On December 22, 2021, The American College of Radiology (ACR), The American College of ER Physicians and The American Society of Anesthesiologists joined other provider groups and filed a complaint in the Chicago federal district court against The Federal Government. The complaint centers around provisions within the new “No Surprises Act” that will be used to resolve payment disputes between commercial insurers and providers. The groups believe the new provision tips the scales in favor of insurers, empowering them to:
• Drastically cut reimbursement
• Narrow medical networks
• Restrict patient access to their chosen providers
Independent third parties were supposed to consider a host of factors before reaching a reimbursement amount, but providers believe the new administration’s interpretation of the final rule misunderstood lawmakers’ original guidance and ignores specific legislative language and the intent of the act. Currently the law makes the “qualifying payment amount,” a number that is arbitrarily set by insurers, which the ACR believes empowers payers to increase their profits through “strong arm’ tactics.
“We are left with a law that will tilt market forces in favor of insurers and they are already exploiting their newfound incentive to push emergency physicians out of network," stated Gillian Schmitz, MD, President of the American College of Emergency Physicians. One sample cited by the ACR is a recent letter sent by Blue Cross Blue Shield of North Carolina in November where they are threatening to cut off payments to doctors not willing to accept sizable reimbursement cuts.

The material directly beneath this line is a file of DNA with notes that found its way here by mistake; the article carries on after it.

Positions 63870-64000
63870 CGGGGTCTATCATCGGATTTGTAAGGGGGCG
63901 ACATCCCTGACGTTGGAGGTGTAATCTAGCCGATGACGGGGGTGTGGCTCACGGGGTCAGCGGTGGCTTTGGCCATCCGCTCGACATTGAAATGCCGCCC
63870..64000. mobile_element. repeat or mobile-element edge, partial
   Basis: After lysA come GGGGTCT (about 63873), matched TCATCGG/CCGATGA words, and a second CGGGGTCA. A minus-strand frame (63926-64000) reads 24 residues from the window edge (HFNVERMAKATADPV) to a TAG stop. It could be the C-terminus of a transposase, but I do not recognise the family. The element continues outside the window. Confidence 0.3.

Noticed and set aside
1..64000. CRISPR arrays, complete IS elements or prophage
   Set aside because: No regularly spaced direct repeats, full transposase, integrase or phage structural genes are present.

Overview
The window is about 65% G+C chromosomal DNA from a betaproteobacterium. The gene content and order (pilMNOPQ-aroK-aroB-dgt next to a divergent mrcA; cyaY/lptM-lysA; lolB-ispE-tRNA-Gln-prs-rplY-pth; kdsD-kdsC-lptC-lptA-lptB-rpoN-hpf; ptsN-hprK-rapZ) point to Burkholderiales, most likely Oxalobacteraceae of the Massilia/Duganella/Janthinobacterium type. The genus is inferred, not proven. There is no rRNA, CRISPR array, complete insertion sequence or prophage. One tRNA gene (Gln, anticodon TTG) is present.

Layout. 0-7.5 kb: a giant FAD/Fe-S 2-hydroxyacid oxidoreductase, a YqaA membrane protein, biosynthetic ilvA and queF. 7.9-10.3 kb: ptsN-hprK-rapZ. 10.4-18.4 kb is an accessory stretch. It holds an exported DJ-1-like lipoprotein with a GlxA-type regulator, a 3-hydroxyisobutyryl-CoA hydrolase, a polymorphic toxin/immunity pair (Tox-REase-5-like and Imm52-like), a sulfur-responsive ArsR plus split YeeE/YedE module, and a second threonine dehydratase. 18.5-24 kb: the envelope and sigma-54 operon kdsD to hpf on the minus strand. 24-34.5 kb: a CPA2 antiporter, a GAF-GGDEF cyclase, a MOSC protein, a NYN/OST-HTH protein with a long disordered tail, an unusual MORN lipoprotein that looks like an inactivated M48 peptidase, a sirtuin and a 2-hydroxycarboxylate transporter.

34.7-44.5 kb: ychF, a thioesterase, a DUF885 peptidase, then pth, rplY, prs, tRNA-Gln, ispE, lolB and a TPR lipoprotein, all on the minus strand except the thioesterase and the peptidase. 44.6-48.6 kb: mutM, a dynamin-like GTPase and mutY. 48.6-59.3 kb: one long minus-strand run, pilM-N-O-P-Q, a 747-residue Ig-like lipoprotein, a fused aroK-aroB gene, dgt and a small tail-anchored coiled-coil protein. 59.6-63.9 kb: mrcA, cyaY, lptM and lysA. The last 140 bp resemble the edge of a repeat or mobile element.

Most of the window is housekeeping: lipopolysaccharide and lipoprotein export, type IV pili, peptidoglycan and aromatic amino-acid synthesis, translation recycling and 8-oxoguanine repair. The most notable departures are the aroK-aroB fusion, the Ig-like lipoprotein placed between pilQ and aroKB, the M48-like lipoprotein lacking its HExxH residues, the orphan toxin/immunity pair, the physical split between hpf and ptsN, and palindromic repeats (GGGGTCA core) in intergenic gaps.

Providers emphasized the suit will not negatively impact provisions to patient protection, or increase the patient’s out of pocket cost, only that they want independent arbitrators to consider a host of factors when settling disputes, including:
1. Quality of outcome
2. Market share
3. Patient acuity
4. Prior contract history between the two parties
“To draw attention away from this devastating impact, the government is attempting to financially pit providers against patients, which can only further harm to the healthcare system and doctor-patient relations,” noted the ACR. The HHS Secretary along with insurer interest groups have voiced their support of the law.
APS will continue to monitor and provide updates as they become available.